Cracking a System in Which Test Scores Were for Changing

"Investigators described how Dr. Hall had humiliated principals who didn't reach their targets. Every year she gathered the entire district staff at the Georgia Dome. Those from schools with top scores were seated on the Dome floor; the better the scores, the closer they sat to Dr. Hall. Those with low scores were relegated to sitting in the stands..."

Former Atlanta schools supt. Beverly Hall was known as a bully back to her years working in New York City, but for a decade, because she delivered the "higher" test scores demanded by corporate America, she was hailed as one of the nation's greatest urban school leaders. By the time she retired in 2011, she was being paid $400,000 per year and had been cited by numerous groups for the miraculous test score gains in Atlanta's public schools, which serve a population that is mostly African American and poor.Ohanian Comment: As always, Michael Winerip provides a telling incident, getting at the core of the story. Here we see how the teacher abuse and public humiliation started at the top. Also read what Stephanie Jones has to say.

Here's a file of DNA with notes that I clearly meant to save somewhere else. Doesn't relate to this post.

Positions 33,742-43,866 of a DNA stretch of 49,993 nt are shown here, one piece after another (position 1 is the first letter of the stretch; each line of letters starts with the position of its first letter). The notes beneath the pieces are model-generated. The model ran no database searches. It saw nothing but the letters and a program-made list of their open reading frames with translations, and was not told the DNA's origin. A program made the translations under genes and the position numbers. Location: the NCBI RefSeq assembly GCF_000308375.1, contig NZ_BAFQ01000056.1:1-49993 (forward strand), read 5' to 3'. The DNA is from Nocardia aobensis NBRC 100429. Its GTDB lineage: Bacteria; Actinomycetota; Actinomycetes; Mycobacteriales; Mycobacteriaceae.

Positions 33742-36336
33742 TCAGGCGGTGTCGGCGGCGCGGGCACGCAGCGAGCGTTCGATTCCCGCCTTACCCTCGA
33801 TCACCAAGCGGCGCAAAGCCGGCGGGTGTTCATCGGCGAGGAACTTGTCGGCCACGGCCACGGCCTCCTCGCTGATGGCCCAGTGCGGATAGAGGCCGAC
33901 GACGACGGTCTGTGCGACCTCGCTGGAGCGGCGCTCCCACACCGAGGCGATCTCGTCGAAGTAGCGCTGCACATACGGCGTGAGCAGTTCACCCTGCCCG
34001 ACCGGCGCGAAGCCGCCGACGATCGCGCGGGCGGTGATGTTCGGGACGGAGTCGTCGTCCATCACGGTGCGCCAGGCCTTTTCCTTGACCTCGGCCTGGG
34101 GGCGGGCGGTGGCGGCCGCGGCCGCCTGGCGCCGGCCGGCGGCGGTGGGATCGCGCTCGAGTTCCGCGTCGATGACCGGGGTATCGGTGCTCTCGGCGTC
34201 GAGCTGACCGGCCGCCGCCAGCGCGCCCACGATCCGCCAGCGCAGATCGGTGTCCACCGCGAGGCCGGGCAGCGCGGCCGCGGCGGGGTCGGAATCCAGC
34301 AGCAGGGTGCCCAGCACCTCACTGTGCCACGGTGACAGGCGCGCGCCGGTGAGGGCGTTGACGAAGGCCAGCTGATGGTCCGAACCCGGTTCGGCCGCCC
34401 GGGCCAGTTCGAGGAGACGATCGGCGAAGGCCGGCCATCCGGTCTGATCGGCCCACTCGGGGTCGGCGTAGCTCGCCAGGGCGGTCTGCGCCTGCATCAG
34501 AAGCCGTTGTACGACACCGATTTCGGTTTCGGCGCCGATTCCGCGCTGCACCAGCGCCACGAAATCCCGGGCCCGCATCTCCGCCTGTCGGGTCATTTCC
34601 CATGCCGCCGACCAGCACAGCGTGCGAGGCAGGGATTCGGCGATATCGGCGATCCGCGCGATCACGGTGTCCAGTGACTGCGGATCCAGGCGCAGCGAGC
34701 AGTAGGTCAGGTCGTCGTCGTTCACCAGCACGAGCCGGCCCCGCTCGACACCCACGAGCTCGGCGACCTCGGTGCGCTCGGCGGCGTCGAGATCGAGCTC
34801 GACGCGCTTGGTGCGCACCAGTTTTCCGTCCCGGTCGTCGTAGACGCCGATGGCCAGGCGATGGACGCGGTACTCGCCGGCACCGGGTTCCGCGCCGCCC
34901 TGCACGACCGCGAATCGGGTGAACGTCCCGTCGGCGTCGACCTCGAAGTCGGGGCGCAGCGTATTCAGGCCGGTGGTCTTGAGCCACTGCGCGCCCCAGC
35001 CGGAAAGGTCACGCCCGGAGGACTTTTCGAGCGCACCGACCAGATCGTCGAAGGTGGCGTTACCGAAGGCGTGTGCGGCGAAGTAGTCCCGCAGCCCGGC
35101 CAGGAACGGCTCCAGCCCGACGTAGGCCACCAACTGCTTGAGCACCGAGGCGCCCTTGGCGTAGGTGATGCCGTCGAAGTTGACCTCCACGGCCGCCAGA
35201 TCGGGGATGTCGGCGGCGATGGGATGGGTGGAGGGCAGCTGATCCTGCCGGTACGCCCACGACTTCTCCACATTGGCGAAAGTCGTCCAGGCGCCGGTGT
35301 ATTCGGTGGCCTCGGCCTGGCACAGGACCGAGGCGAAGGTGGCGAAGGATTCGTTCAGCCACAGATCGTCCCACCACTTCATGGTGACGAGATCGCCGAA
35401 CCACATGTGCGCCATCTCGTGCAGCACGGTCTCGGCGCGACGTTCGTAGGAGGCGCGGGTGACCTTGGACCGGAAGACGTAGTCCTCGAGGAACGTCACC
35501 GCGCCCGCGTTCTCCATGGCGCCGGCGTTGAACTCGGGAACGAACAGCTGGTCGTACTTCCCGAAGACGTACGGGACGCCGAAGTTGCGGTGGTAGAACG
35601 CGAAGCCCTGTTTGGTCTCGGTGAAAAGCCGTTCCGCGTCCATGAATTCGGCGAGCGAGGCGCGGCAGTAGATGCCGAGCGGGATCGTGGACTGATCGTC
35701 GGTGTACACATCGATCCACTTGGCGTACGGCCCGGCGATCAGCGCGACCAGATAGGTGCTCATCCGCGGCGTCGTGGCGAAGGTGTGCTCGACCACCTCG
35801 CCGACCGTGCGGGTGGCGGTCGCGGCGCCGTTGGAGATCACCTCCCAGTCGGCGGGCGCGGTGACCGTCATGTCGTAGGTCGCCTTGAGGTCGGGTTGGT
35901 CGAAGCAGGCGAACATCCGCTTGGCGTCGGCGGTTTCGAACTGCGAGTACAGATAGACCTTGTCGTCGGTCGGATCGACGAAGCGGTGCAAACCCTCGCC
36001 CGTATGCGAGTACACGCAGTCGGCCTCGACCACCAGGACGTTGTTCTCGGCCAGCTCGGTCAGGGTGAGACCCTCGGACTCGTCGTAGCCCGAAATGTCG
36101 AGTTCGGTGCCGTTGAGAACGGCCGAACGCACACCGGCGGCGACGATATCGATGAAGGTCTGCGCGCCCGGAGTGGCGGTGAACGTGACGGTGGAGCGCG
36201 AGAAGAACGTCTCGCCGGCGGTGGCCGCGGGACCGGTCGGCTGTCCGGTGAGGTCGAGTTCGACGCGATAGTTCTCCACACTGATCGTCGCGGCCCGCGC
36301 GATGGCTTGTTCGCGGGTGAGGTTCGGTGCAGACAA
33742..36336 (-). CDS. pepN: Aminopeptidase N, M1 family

The Associated Press gives a horrific account of teacher abuse by administrators. And Don't miss this short video of the sado-masochism at work in schools across the country: Teacher Inactivist Man vs Achievement Gap Woman .

NOTE: According to, 96% of students at Venetian Hills Elementary are "economically disadvantaged" and average number of years teaching of the faculty is "13."

Also NOTE: Valerie Strauss supplied a summary of the state report on cheating in Atlanta schools.

Final NOTE: Here is the investigative report. [Big pdf file.]

Reader Comment: I worked for Beverly Hall in New York City. I was always amazed how someone who seemed to know so little got so far. She, as many of the new administrators at the then Board of Education, seemed to value alliegence and cooperation over experience, knowledge and competence. She was one of the first of the new breed.

Reader Comment: I can't get over the fact the city of Atlanta felt it was necessary to pay this woman $400K+ a year. That's more than the president. She should be brought up on charges.

Reader Comment: Wow, whippy-do. A lot of sales organizations are run the same way, intimidation, insulting and degrading. Notice how the people that set up this counterproductive system, made out like bandits, leaving the peons to take all the punishment. Isn't it funny how management always beats the system. I wonder if it has anything to do with the fact they set it up to begin with. Have any of those stock pumpers and dumpers gone to jail yet?